Posted by: David Cant | March 9, 2009

How to write a Method Statement or Safe System of Work

The purpose of a method statement is to ensure, where safety critical, work is carried out in a particular sequence. There are few examples where their definitive requirements are laid done by statute or other regulatory standard. Where they do exist they are predominantly for high-risk activities such as licensed asbestos removal, demolition and steel erection. In these cases, not only is a method statement a legal requirement, but also its structure and format are clearly defined.

The general principle of ensuring a safe system of work applies to all work activity and as such a method statement is an ideal way to prove that the risks associated with a particular activity has been carefully considered and appropriate controls implemented.

However for lower risk activities it may be sufficient to rely on a combination of operator competence and comprehensive risk assessment in achieving a safe system of work.

Method Statement Format

The actual method statement format is dependent on the work being undertaken and the organisation arrangements in place but generally the following headings should be present:

1. Organisation/company in control of the operation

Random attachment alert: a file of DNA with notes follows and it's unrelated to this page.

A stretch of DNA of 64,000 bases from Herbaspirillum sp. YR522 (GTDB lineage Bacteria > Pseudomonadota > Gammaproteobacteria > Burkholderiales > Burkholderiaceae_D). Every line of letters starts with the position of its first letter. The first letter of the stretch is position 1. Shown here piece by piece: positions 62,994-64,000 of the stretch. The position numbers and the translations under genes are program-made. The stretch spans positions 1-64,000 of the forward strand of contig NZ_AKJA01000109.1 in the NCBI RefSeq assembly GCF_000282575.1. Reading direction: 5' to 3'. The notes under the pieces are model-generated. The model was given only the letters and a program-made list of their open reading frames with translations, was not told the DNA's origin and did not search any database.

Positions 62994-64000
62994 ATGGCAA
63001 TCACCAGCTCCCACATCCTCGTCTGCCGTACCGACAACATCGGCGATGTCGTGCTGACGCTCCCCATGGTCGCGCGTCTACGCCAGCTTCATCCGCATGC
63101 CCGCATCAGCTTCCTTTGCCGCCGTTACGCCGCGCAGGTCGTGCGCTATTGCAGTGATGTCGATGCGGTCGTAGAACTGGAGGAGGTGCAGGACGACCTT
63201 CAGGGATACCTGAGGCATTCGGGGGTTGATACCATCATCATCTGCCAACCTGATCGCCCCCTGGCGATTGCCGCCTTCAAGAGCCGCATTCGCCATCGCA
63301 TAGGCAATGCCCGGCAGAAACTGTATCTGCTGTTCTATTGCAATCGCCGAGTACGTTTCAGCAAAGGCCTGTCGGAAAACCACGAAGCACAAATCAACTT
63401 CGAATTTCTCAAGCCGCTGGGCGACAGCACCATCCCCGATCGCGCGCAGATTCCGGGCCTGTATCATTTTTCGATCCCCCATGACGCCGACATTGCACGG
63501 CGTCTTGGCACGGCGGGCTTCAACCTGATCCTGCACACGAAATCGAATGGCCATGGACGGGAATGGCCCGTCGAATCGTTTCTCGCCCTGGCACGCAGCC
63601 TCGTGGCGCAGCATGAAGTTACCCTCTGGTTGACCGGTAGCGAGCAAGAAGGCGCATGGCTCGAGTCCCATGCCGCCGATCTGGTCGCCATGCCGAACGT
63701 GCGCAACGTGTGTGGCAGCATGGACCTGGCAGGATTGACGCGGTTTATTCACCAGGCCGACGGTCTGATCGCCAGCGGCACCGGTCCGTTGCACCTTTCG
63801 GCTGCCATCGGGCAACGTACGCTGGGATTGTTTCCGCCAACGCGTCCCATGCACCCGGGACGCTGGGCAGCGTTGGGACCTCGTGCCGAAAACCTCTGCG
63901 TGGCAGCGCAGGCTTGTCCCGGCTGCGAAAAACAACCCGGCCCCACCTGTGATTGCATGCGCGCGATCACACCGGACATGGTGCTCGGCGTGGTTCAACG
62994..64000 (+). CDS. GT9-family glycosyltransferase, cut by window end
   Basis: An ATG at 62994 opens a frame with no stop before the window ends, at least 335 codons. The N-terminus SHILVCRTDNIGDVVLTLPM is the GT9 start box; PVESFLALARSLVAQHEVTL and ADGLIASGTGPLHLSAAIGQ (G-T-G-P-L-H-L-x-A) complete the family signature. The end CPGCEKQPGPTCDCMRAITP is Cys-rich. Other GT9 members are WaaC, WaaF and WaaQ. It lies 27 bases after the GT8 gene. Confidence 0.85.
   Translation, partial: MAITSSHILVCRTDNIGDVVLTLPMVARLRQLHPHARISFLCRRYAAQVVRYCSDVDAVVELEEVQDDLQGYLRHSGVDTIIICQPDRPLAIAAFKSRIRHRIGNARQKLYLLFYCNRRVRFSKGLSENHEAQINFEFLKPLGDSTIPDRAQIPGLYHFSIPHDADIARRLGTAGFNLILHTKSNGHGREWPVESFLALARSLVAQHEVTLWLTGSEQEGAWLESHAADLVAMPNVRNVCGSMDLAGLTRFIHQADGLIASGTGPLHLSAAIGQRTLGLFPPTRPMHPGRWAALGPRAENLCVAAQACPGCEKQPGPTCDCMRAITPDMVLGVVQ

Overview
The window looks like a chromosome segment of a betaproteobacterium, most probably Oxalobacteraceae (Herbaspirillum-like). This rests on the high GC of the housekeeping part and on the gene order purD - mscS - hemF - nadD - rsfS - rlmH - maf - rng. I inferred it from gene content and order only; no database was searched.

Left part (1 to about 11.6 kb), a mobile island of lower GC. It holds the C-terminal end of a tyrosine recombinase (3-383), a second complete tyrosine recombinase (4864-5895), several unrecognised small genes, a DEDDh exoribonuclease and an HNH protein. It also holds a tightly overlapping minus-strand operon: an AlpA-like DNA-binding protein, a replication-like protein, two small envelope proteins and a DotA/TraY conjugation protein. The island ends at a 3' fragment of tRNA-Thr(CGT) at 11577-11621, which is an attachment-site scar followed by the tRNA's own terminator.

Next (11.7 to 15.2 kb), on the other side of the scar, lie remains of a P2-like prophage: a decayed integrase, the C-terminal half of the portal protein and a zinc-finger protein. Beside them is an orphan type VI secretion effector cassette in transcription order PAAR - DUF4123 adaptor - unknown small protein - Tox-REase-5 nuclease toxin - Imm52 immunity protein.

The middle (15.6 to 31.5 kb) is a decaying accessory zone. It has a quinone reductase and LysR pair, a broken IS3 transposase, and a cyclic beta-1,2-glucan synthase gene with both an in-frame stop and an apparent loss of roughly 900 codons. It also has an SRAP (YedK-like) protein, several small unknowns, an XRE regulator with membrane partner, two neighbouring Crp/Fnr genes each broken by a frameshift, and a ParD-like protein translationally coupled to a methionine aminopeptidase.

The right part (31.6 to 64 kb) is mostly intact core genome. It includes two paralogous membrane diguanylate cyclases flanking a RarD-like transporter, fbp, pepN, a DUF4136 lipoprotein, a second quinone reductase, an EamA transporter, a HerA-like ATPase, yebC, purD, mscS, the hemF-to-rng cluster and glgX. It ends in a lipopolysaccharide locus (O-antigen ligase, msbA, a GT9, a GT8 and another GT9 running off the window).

2. Named individual responsible for the activity and its safety
3. Name of method statement originator and authorisation date
4. Arrangements for changing/deviating from method statement
5. General description of activity
6. Location of activity including access and restrictions
7. General working environment considerations, e.g. temperature and wind speed
8. Protection of others, e.g. members of the public
9. Emergency procedures, including location of emergency equipment
10. Identity of operatives (and any specific training or certification required)
11. Requirements for Personal Protective Equipment
12. Plant and equipment used, including safety precautions and restrictions
13. Materials information e.g. hazard information and storage/transport requirements
14. Work sequence, including associated risks and required control measures for each stage.
15. Safety checks/clearances at specific stages
16. Final clearance that activity is completed to specification
17. Any other additional information that may be relevant

The list above is not exhaustive and a method statement may or may not include each and every item. However as a minimum it must achieve the following objectives:-

• It should be up to date, identifiable and its source accountable
• It should contain the sequence of works
• It should identify the associated risks and control measures
• It should state actions/authorisation required to deviate from method statement

A method statement can be as simple or as detailed as the job/risk requires, so long as it meets the four main objectives.

Anyway, I hope you find this useful, as it is to me.

Why don’t you follow us on Twitter safetymatters or even join our group The health and safety group

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Responses

  1. i would like to thank all the responsible, members in this site for this information
    hakim swani

  2. Construction Management student Glasgow Met college This was so helpful for backing up existing knowledge. 14/4/2010

    THANK YOU

  3. Lot of people is at risk for asbestos-exposure and eventually will get high possibility of developing Lung Lining Cancer.


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